37. 37. 10 ◾ Official (ISC)2 Guide to the CISSP CBKaccess and providing the credentials necessary for their role is fundamental to secu-rity and ancient in practice. In early tribal cultures, a right of passage consisted ofobtaining a specific garment, marking, or even a scar signifying you were approvedfor various activities within the tribe, which translated to access. As populationsgrew and became more sophisticated, new methods were developed to provideaccess to an approved community. Over 4000 years ago, the Egyptians developedthe first lock-and-key systems. Wooden locks were operated by a wooden key thatcontrolled pins to disengage a bolt and permit access to the protected object. Thekey would be provided only to those who had been identified as needing access.Although seemingly primitive by today’s standards (after all, how long would awooden lock protect a modern file cabinet?), the technology and social conventionsof the day allowed this to be quite an effective mechanism in ancient Egypt. Todaysecurity professionals continue the tradition of using the latest in available technol-ogy to protect valuable assets. A typical environment must manage employees, contractors, consultants, part-ners, clients, or even, on occasion, competitors that organizations need to identifyas requiring access of one kind or another. The act of specifying which users canhave access to a system is typically driven by an operational demand, such as pro-viding access to an accounting system so that users in the financial department canrecord and pay bills. Access control decisions are often based on organizational,social, or political considerations as well. One’s personal or functional status withinthe organization may dictate the type or scope of access to organizational assetsthat may be allotted. A company CEO is rarely denied access to any organizationalasset he may request, despite the fact that his explicit need to have that informationmay not be readily apparent. While this may not be the preferable method of deter-mining access rights, a real-world information security manager should be preparedto deal with such situations. The most significant aspect of determining which users will be provided accessis a clear understanding of the needs of the user and the level of trust given tothat person or entity. An identification process must exist that takes into consider-ation the validity of the access need in the light of business needs, organizationalpolicy, legal requirements, information sensitivity, and security risk. It is impor-tant to understand that with each new user or community, the threat profile of anorganization changes. For example, an organization may determine that one of itspartners needs access to a given system. Upon providing that access, the potentialthreats to the organization now include that partner organization. Not only mustthe relationship be founded on trust, established by legal or other mechanismsbetween the two entities, but it must also now consider the increase in the numberof users, thereby increasing the potential sources of threat. The more sophisticated the access control system, the greater the number ofoptions to support various access demands in a secure fashion. It is not uncommonfor organizations to have several different access control strategies to accommodatevarious needs, resulting in the provisioning of multiple unique access solutions.However, this is not considered as a security best practice, and the objective is to© 2010 by Taylor and Francis Group, LLC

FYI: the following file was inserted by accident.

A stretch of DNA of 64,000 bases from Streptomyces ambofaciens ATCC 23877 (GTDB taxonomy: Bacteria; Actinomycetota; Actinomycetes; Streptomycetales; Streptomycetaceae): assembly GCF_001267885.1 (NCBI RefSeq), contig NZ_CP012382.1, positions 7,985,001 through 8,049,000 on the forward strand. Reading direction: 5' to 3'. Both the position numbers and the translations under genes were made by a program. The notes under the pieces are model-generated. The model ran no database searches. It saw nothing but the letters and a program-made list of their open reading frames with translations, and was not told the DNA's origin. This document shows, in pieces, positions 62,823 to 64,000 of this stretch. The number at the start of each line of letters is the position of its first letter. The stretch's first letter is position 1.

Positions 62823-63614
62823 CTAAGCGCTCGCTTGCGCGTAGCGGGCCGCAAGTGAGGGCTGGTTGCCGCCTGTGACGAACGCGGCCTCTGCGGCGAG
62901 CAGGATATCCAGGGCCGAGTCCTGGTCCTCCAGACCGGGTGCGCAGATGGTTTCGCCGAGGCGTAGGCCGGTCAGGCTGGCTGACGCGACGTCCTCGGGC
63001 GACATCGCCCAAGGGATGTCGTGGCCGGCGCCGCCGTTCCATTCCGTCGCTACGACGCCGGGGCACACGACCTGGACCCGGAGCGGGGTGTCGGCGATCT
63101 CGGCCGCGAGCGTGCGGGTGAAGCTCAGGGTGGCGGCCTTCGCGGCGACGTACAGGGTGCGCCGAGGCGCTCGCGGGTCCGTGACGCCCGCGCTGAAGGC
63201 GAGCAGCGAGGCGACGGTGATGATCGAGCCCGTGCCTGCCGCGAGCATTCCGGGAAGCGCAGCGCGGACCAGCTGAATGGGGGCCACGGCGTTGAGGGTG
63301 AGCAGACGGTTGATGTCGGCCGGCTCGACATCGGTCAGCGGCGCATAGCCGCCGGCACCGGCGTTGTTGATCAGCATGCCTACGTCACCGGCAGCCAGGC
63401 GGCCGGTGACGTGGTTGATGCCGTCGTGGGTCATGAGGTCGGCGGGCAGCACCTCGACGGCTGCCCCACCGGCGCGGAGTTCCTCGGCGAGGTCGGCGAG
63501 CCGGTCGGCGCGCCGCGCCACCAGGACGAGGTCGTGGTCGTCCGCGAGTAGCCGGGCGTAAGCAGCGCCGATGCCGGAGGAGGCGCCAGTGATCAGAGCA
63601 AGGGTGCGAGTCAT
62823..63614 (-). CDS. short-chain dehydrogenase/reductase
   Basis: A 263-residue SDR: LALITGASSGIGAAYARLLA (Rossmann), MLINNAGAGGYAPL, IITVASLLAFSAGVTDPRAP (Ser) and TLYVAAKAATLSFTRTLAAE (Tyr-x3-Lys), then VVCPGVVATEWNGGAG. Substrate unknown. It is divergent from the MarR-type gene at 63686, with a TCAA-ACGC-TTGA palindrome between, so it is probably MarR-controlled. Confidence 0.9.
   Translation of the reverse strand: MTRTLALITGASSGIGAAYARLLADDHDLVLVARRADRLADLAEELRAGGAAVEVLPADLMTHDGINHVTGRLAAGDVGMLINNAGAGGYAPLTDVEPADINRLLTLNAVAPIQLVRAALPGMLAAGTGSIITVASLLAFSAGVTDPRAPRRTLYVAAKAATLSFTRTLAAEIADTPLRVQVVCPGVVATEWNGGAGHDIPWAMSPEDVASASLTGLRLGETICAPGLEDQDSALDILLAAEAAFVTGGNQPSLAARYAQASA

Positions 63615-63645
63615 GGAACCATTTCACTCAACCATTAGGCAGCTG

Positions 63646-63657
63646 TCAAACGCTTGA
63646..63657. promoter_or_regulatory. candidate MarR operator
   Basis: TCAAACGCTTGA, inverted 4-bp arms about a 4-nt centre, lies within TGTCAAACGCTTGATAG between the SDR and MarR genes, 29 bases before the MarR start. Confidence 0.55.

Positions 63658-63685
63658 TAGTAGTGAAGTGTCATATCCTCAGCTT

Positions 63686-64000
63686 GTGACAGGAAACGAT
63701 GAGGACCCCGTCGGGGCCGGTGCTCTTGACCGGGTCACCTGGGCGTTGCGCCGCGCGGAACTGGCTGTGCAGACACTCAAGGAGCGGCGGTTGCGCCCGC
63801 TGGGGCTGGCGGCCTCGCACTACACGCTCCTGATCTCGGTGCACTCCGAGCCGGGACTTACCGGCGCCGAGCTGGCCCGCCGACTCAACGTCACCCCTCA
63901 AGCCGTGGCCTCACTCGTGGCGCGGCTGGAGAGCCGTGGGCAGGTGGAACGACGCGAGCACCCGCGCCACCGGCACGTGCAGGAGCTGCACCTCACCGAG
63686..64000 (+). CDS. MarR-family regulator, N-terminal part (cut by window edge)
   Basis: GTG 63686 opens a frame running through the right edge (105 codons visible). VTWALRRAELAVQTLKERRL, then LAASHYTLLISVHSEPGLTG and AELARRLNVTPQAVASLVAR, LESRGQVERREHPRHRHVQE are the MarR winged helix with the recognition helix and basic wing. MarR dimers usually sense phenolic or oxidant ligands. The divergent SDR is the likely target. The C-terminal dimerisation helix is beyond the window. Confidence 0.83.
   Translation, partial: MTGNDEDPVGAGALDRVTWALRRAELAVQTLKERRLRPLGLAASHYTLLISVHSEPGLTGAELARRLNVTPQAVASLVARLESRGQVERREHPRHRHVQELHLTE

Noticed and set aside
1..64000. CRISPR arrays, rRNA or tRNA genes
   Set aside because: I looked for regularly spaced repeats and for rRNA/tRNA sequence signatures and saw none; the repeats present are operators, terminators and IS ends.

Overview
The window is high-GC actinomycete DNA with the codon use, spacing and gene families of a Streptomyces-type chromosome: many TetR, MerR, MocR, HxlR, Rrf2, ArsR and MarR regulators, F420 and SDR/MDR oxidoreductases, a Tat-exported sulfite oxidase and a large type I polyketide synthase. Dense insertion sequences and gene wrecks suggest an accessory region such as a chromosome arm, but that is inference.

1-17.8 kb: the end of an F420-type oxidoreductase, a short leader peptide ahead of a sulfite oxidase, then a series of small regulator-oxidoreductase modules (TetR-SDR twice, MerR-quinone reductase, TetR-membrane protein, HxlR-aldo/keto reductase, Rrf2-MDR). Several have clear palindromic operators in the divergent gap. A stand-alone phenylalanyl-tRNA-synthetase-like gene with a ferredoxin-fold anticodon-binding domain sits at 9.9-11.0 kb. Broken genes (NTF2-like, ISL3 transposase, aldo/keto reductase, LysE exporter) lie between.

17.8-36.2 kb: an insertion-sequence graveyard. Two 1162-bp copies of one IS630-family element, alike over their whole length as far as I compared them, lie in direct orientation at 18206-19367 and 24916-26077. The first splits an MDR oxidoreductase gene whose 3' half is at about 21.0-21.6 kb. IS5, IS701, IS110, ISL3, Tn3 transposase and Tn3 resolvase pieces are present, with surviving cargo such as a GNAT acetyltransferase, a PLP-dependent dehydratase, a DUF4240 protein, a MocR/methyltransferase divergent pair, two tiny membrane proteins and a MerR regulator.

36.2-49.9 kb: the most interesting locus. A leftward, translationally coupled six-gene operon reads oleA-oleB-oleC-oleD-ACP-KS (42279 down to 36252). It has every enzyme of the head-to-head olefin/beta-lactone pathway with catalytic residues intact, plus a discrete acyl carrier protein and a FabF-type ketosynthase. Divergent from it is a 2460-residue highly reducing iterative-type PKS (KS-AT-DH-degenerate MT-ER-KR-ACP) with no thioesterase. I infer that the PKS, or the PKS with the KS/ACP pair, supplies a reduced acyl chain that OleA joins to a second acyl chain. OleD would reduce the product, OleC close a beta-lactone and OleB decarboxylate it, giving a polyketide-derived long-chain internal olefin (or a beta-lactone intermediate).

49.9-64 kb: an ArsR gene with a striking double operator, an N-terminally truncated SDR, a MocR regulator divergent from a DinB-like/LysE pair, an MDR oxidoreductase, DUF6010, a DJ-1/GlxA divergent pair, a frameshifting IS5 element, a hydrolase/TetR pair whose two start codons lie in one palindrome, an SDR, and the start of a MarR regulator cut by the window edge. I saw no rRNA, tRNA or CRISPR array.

38. 38. Access Control ◾ 11have a consistent access control strategy to avoid too much complexity. The morethe complexity that exists in any system, including access control systems, the morelikely it is that unexpected interactions will cause security flaws to be exposed.Simplicity is the key to any effective security system. The overall goal, then, is tostrike an effective balance between the need to manage the complex access needs ofan organization and the need to keep the access control system as simple as possibleto understand and manage.Step 3—Specifying Use: The final step in the access control process is to specifythe level of use for a given resource and the permitted user actions on that resource.Take, for example, the files and data resident on a typical computer. Most file systemsprovide multiple levels of permissions, such as read, write, and execute. Dependingon the file system used to store data, there may be methods of permitting much moregranular controls. These may include the ability to provide access to a specific user,but only permitting him or her to perform a certain task. For example, a user withthe role of “data backup” will be allowed to perform administrative functions suchas “copy to tape,” but not to erase or alter the information. (Access permissions willbe covered in greater detail later in this chapter.) Additionally, a user may have theneed to run an application, and therefore be provided execute privileges. However,he may not have write privileges, to ensure that he cannot modify the application. The same philosophy can be applied to any resource, and access controls shouldbe used to support an organization’s business functionality. For example, you maywish to restrict the users’ ability to access specific printers based on a particularorganizational structure. This would, as an example, allow a department to restricthigh-cost color printing to only the members of the graphics or marketing depart-ments. Not only would this properly restrict access to valuable and expensiveresources, it might also aid the organization’s cost allocation efforts by ensuringthat charges for those expensive resources are allocated only to those who mustuse them. As another example, an organization that needs to restrict printing andduplication of sensitive or classified documents may allow any user to send a printjob to a particular printer, but require another level of approval from an authorizedofficial to actually print the document in order to avoid policy violations. Ultimately, once a user is identified and authenticated, an access control systemmust be sensitive to the level of authorization for that user to use the identifiedresources. Therefore, it is not enough to simply identify and authenticate a user inorder to access resources. It is also necessary to control what actions are permittedfor a specified resource based on the user’s role (unless, of course, “unlimited access”is the organizational policy).Access Control PrinciplesAccess Control Policy: The first element of an effective access control programis to establish an access control policy and associated standards and procedures.An access control policy specifies the guidelines for how users are identified and© 2010 by Taylor and Francis Group, LLC